Sound Marketing: Find What Annoys Your Customers and Fix It

I may be one of the few males in the country who actually enjoys shopping for stuff … even groceries. But the one thing that gets on my nerves at the supermarket is waiting … and waiting … and waiting in line at the deli counter.

Tonight, I walk into Harris Teeter, a supermarket in Reston, Virginia, and what is the first thing I see?

To my left, a kiosk where I can place my deli order by touchscreen (the interface is remarkably easy to use). Complete, it zaps over the deli counter where they begin work while I shop.

After I’ve gathered my other stuff, I pop over the the counter where my order is waiting for me.


Pure heaven.

There is a restaurant near me whose food I really love.

My wife and I get take out at least once a day, usually for dinner. I’d order from this restaurant almost every night, except for one big problem. Instead of bringing your order to you when you walk in, they force you to wade through people 3-deep at the smoky bar to pay for and pick up your food. It’s a hassle I don’t want…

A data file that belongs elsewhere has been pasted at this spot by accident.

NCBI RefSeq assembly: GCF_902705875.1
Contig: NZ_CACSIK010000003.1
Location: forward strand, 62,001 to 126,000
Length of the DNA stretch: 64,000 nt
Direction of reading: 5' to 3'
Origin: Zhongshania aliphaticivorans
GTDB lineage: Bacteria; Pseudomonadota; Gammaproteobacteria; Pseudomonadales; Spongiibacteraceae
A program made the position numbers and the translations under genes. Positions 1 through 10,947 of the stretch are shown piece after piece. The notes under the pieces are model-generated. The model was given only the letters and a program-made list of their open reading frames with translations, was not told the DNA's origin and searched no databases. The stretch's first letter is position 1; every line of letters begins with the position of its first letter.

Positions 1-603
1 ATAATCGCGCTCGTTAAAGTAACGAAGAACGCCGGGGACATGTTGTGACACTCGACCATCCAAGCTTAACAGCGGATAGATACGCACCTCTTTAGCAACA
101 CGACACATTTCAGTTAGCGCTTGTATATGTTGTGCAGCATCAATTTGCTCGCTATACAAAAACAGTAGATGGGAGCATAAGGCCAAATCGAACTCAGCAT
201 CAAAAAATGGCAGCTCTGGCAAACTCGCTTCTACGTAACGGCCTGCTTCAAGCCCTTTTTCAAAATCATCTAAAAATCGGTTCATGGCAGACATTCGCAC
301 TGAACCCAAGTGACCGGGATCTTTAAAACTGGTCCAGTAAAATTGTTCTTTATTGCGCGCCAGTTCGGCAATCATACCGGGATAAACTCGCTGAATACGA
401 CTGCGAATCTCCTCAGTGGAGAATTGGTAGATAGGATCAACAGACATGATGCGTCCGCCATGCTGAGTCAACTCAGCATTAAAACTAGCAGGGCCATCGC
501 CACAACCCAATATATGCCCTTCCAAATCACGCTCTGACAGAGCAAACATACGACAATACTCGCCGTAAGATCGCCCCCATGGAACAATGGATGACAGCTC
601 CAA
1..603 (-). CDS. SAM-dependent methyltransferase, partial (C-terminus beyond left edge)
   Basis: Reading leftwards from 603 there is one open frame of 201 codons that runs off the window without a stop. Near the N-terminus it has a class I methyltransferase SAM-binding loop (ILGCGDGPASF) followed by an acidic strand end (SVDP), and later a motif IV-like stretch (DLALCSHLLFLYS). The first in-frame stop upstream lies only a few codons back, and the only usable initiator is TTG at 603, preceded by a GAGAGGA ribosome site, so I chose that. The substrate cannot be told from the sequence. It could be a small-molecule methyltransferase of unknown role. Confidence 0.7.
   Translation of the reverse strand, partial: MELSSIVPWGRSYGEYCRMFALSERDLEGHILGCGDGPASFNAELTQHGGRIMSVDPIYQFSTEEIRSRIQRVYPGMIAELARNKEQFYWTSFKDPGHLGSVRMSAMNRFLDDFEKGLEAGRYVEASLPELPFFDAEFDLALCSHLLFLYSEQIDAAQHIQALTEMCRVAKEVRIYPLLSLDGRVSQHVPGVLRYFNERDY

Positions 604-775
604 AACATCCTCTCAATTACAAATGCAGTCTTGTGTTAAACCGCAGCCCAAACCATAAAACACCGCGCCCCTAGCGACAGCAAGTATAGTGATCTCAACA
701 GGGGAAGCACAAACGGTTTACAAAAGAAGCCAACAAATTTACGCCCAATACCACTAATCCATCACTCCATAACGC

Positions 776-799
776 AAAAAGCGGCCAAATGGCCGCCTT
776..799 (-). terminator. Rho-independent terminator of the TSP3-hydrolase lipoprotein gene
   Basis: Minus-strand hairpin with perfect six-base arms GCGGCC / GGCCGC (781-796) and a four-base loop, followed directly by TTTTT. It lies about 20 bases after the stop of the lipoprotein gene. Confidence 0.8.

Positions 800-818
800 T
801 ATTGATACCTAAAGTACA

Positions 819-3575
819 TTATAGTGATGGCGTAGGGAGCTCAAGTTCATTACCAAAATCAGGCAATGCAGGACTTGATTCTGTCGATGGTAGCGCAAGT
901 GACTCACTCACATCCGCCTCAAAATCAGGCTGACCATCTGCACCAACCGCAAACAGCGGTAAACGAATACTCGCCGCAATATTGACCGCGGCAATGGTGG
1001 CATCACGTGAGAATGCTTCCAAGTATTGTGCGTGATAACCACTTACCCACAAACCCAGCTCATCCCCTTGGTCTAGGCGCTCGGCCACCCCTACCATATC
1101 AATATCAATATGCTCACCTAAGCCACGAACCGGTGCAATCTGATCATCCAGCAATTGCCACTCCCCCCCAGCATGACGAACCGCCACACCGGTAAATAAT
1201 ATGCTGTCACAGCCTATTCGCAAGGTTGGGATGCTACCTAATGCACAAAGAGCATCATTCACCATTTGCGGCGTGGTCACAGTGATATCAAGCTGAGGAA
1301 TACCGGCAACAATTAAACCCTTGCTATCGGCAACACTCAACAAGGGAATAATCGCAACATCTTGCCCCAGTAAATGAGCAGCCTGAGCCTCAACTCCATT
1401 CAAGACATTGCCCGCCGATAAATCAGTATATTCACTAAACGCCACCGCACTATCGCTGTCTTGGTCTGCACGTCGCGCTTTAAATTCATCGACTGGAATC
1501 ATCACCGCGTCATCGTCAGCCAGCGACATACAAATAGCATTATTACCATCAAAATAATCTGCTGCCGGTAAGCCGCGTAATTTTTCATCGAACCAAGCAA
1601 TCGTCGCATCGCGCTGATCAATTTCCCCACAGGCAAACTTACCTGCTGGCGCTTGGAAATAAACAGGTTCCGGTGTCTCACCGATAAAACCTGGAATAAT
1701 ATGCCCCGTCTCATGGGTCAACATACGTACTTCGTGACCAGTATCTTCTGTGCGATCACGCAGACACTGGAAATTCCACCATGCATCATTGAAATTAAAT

…so, a few hundred bucks goes to the restaurant another block down who has my order ready for me at the door, instead. (A restaurant we don’t like nearly as much.)

Why more businesses don’t take the time to find out what annoys and inconveniences their customers stuns me.

Companies looking for a sound marketing plan for the New Year need look no further … make the list, then correct every annoyance … one per week.

Even the simplest little change can convert a disloyal buyer into a raving fan … even double the value of a customer or client.

Is the appeal of doing the same thing everyone else does … of not rocking the boat ineffective peers and “me-too” industry gurus prop up … so bad that small businesses don’t see that?

{ 2 comments… read them below or add one }

1 Anonymous January 5, 2005 at 2:01 am

Good stuff!  Sometimes, as a business grows, managers start to lose sight of the basics.


2 Anonymous January 5, 2005 at 7:01 am

Good stuff!  Sometimes, as a business grows, managers start to lose sight of the basics.


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